Four years certainly passes quickly when you’re in elite sport.
It’s almost hard to believe that when the clock hits midnight this New Year, we’ll be in an Olympic and Paralympic Games year once again when London 2012 still, in some ways, seems like only yesterday.
Our focus towards Rio 2016 gold remains resolute, but nonetheless it’s always a good time of year to take stock of what’s happened and celebrate the achievements of the year that’s just passed.
For sure, 2015 has been a busy year and a long competition season, with key events from January right through to December. While there’s plenty of work still to be done to ensure we remain medal competitive in all ten Olympic and all three Paralympic Classes come the start of the Games, I think we have to say on the whole the British Sailing Team has had a successful year, and we head into the Games year in good shape.
2015 has seen us, in conjunction with the British Olympic Association and the British Paralympic Association, make our first sailor selections for the 2016 Olympic and Paralympic Games. That’s always a bittersweet task for me as team manager – you make a phone call one moment that brings someone one step closer to achieving their dreams, and then in the next moment you’re having to let someone else know that their turn will have to wait another four years.
It’s both the best and worst part of my job, but at the same time, there’s some pride in knowing that, even though those sailors won’t get their Games opportunities this time around, they are World Class athletes in their own right who play a huge role towards our medal success, pushing their teammates all the way, and raising the level in the pursuit of Olympic gold. We are lucky to have such talented and dedicated sailors as part of our team.
We’ve ended the 2015 season as top nation in terms of the medal table from the Olympic Classes World Championships, and were also the top nation in the Sailing World Cup series. We had crews in medal positions in two out of the three events in the Paralympic Classes, narrowly missing out in the third, so in terms of actual outcomes against other nations then we’re shaping up pretty well.
It’s been great to see Giles Scott’s Finn dominance continue with a third World Championship title last month, and Nick Thompson finally gaining the World Championship top spot after so many close calls in previous years. The Sonar crew of John Robertson, Hannah Stodel and Steve Thomas rounded off a difficult year in style with gold at the Para World Sailing Championships, where Alexandra Rickham and Niki Birrell also claimed silver. Bryony Shaw has also had a fantastic year and probably her best year ever in the RS:X, really making some good ground, as have the 470 Women Hannah Mills and Saskia Clark.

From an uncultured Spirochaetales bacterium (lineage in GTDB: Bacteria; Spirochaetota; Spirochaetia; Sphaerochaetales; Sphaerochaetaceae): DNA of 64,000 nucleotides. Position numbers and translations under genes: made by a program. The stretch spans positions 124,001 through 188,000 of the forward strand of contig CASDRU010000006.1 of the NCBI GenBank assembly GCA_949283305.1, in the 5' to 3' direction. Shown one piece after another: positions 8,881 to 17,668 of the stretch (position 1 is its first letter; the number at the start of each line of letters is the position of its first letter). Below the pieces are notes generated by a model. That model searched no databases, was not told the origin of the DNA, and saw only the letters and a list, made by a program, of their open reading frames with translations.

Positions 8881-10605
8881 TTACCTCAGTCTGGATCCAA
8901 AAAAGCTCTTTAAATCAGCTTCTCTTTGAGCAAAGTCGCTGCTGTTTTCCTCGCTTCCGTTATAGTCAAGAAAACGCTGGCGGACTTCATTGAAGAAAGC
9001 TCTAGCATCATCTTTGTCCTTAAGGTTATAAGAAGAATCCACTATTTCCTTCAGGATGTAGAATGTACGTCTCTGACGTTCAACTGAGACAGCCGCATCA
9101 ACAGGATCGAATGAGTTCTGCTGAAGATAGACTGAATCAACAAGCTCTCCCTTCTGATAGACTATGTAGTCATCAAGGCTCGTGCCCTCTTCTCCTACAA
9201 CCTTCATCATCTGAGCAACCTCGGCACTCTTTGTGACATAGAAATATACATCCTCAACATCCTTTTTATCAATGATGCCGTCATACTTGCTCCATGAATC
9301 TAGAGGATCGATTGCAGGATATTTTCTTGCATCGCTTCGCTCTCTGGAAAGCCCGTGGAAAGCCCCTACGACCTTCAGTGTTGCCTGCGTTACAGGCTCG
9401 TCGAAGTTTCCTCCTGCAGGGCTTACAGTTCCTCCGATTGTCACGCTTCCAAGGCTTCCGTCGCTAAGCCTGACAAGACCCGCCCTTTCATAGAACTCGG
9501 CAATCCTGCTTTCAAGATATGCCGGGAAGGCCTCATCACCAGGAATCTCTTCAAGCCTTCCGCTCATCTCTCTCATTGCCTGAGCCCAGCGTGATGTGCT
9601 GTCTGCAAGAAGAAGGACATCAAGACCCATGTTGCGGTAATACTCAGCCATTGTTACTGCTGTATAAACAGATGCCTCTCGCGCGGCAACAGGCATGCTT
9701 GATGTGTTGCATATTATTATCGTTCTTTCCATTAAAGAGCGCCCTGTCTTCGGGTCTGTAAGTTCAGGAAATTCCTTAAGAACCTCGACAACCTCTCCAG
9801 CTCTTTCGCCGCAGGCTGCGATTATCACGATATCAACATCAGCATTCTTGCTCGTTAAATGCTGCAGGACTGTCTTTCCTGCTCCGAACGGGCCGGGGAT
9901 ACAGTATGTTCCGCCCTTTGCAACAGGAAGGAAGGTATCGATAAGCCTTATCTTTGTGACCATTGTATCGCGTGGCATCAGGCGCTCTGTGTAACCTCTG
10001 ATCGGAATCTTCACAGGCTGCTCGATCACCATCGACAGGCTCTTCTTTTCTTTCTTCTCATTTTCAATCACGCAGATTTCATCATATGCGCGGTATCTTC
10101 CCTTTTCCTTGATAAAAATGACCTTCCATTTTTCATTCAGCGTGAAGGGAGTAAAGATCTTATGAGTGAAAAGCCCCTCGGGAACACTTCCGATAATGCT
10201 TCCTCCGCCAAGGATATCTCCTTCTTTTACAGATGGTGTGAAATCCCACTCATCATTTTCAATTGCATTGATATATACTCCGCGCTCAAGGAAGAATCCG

We’re making good progress in the 49erFX and the Nacra 17 as the two new classes for this Olympic cycle, and in one or two of the other events we have well-proven talents who perhaps at times haven’t got it all together as they would have liked this year, but they know what they need to do. I’m confident we will be in the position of having those 13 realistic medal opportunities across the classes by the time we get to the Games next summer.
As I write, I’m once again in Rio with the team, and we are taking one final opportunity in 2015 to learn as much as we can about racing and conditions at the 2016 Games venue before a well-earned Christmas break.
We’ve visited Rio many times now, and will visit many more times in the months leading up to the Games.
It’s a fascinating and challenging venue in terms of the vagaries of the wind and the tide that even the locals are struggling with, so for visiting sailors to give themselves the best chance of mitigating home advantage then you need to be here often enough and for long enough to try and get to grips with it all. It’s a key part of our strategy to try and make sure that everyone does have adequate exposure to the racing and sailing in Guanabara Bay between now and the Games.
Throughout 2016 we’ll see the excitement levels start to build and that buzz around the Games will grow once more. I hope you’ll continue to follow us on our journey, and of course the Sailing World Cup in Weymouth and Portland (6-12 June) will be a fantastic opportunity to come along and see our Olympic and Paralympic stars in action on home waters at what is the final major international regatta before the Games itself. We’d love to see you there to experience what elite level sailing is all about, and to wish the British Sailing Team well before they head off to Rio.
Nineteen nations won medals at the 2015 Olympic Test Event, 16 nations won medals in the Olympic Class World Championships. The differences between first and fourth in the Olympic Classes are smaller than they have ever been, but we will be ready for the fight and we will make the most of every moment between now and 8 August 2016 to try and ensure we play our part in another memorable Olympic and Paralympic Games for Team GB and ParalympicsGB.
On behalf of all the British Sailing Team sailors, coaches and staff, thank you for your continued support during 2015.